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ESC Textbook of Cardiovascular Imaging - sample

Discover the ESC Textbook of Cardiovascular Imaging 2nd edition

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standard values in transthoracic and transoesophageal echocardiography 31 For wall thickness measurements to calculate left ventricular mass according to the Penn-convention and for left ventricular diameter measurements for calculation of the left ventricular ejection fraction according to the Teichholz equation, the myocardial borders will be labelled inner-edge-to-inner-edge without endo- and epicardium at the maximum peak of the R-wave of the electrocardiogram. In contrast, according to the American Society of Echocardiography convention, measurements of the left ventricular wall will be performed leading-edge-to-leading-edge at the beginning of the QRS complex. In Europe the measurements are normally performed inner-edge-to-inner-edge. Measurements were performed at a ventricular level between the transition of the papillary muscles to the chords. Left atrial diameter is measured at the time point of early diastole behind the aortic root. Aortic root diameter is measured inner-edge-to-inner-edge during mid-systole at the time interval of aortic valve separation. Right ventricular diameter is measured in the M-mode at the mitral valve level during end-diastole. Two-dimensional measurements Two-dimensional measurements of left atrial and left ventricular volumes and function are performed by planimetry of both cavities in the standardized apical 2- and 4-chamber view during diastole and systole using Simpson’s rule. Right atrial and ventricular size is conventionally determined by the longitudinal and transverse diameter of the right atrium and the right ventricular inflow tract in the standardized apical 4-chamber view. Right ventricular function is estimated by planimetry of the right ventricular inflow tract in the standardized apical 4-chamber view during diastole and systole for determination of right ventricular fractional area change. The diameter of the left ventricular outflow tract is normally measured in a standardized parasternal long-axis view due to a better spatial resolution than in the apical long-axis view. Inferior caval vein diameter is measured in the subcostal longitudinal view during expiration and inspiration. Pulsed spectral Doppler measurements Pulsed spectral Doppler measurements are performed using the spectra of the mitral valve inflow and the left ventricular outflow tract. In normal hearts the dimension of the left ventricular outflow tract is almost the same as the dimension of the aortic valve annulus. For the left ventricular inflow, maximum velocities of the E- and A-wave, the E/A-ratio and the deceleration time of the E-wave are measured. For estimation of diastolic function, the pulsed wave Doppler spectrum of the pulmonary vein flow is analysed for determination of the retrograde maximum A-wave velocity and the A-wave duration. Continuous wave Doppler measurements Continuous wave Doppler measurements are performed in all spectra documenting turbulences. This is especially important in valve pathologies. In normal hearts only the continuous wave Doppler spectrum of a mild tricuspid regurgitation is used for estimation of systolic pulmonary pressure. The maximum and mean velocities, as well as maximum and mean gradients calculated by the velocity time integrals, will be measured for the mitral valve inflow and left ventricular outflow tract or the flow through the aortic valve using the continuous wave Doppler spectra, if velocities are increased. Pulsed spectral tissue Doppler measurements Pulsed spectral tissue Doppler measurements are performed in the inferoseptal and lateral region of the mitral valve annulus to determine the velocity of E′ and the E/E′-ratio. Standard values for these measurements are given in Table 1.1. The standard digital acquisition for transthoracic and transoesophageal echocardiography is given in Table 1.2. Table 1.1 Echocardiographic parameters and standard values used to quantify cardiac dimensions and function Echocardiographic parameter Standard value Left ventricular wall thickness (M-mode/2D) 6–11 mm Left ventricular end-diastolic diameter (M-mode/2D) 39–59 mm 22–32 mm/m 2 25–33 mm/m Right ventricular wall thickness (M-mode/2D) < 5 mm Right ventricular diameter (M-mode/2D) < 25 mm Left ventricular end-diastolic volume (2D) 56–155 ml 35–75 ml/m 2 Left ventricular end-systolic volume (2D) 19–58 ml 12–30 ml/m 2 Left ventricular ejection fraction (2D) > 55% Left ventricular outflow tract diameter 18–31 mm Right ventricular outflow tract and aortic 17–23 mm annulus diameter Right ventricular base-to apex-length 71–79 mm Basal right ventricular diameter 20–28 mm Right ventricular diastolic area 11–28 cm 2 Right ventricular fractional area change 32–60% Left atrial diameter (M-mode/2D) 27–40 mm 15–23 mm/m 2 Left atrial volume (atrial end-diastole) (2D) 22–58 ml < 34 ml/m 2 Aortic root diameter (M-mode/2D) < 39 mm Right atrial minor axis diameter (2D) 29–45 mm 17–25 mm/m 2 Inferior caval vein diameter (2D) < 17 mm E/A-ratio > 1 Deceleration time < 200 ms A wave velocity of the pulmonary vein < 35 cm/s A wave duration < 120 ms E′-wave velocity > 8 cm/s E/E′-ratio < 8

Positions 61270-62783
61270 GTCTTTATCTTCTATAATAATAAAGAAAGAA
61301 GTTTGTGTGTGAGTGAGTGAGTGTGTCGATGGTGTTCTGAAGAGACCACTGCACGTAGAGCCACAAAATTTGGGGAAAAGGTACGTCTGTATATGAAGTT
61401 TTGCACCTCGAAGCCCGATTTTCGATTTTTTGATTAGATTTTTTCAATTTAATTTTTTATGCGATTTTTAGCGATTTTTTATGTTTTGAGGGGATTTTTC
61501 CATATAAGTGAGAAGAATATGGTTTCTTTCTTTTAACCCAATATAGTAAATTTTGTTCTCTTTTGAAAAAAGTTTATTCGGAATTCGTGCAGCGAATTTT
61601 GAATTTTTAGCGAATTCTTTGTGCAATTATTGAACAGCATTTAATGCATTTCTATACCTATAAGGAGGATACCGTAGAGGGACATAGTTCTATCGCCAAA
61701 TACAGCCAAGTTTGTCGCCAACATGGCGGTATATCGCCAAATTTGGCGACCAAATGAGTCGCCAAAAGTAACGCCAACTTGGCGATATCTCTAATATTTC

Chapter 2 Nuclear cardiology (PET and SPECT)—basic principles Frank M. Bengel, Ornella Rimoldi, and Paolo G. Camici Contents Introduction 34 Technical aspects: physics and data analysis 34 SPECT 34 PET 36 Current imaging procedures and applications 38 SPECT 38 PET 39 Recent trends 42 PET MR 42 Conclusion 43 References 43 Introduction Radionuclide imaging of the heart is well established for the clinical diagnostic and prognostic workup of coronary artery disease. Myocardial perfusion single photon emission computed tomography (SPECT) has been the mainstay of cardiovascular radionuclide applications for decades and its usefulness is supported by a very large body of evidence [1]. Positron emission tomography (PET) is an advanced radionuclide technique that has also been available for decades. In contrast to SPECT, PET has long been considered mainly a research tool due to its methodological complexity. But owing to several recent developments, cardiac PET is now increasingly penetrating the clinical arena [2]. Nuclear cardiology techniques are considered robust, accurate, and reliable for clinical imaging of heart disease. Yet, in a continuous effort to minimize radiation burden and maximize comfort for patients on the one hand, while maximizing the available information for the referring physician on the other hand, nuclear imaging technology is progressing towards higher sensitivity and resolution [3], and novel, highly specific radiotracers are being introduced [4]. While the techniques will continue to play a key role for the assessment of myocardial perfusion, function, and viability, on-going novel developments are indicators of a steady evolution of nuclear cardiology towards characterization of molecular events at the tissue level. In the competitive environment of cardiovascular imaging, it is therefore expected that radionuclide imaging will take a central role in the implementation of molecular imaging techniques for more specific, personalized, preventive, and therapeutic decision-making. This chapter will outline the basic aspects of SPECT and PET as the two key nuclear cardiology techniques. Technical aspects of image acquisition will be discussed first. A brief overview on current application of radionuclide imaging procedures will then be given, and the chapter will be concluded by an outlook on novel developments of camera and tracer methodology. Technical aspects: physics and data analysis SPECT Myocardial SPECT imaging has typically been performed using a multi-detector gamma camera system, which rotates around the chest to obtain tomographic images of single emitted photons ( Fig. 2.1). Collimators are being used to balance detection sensitivity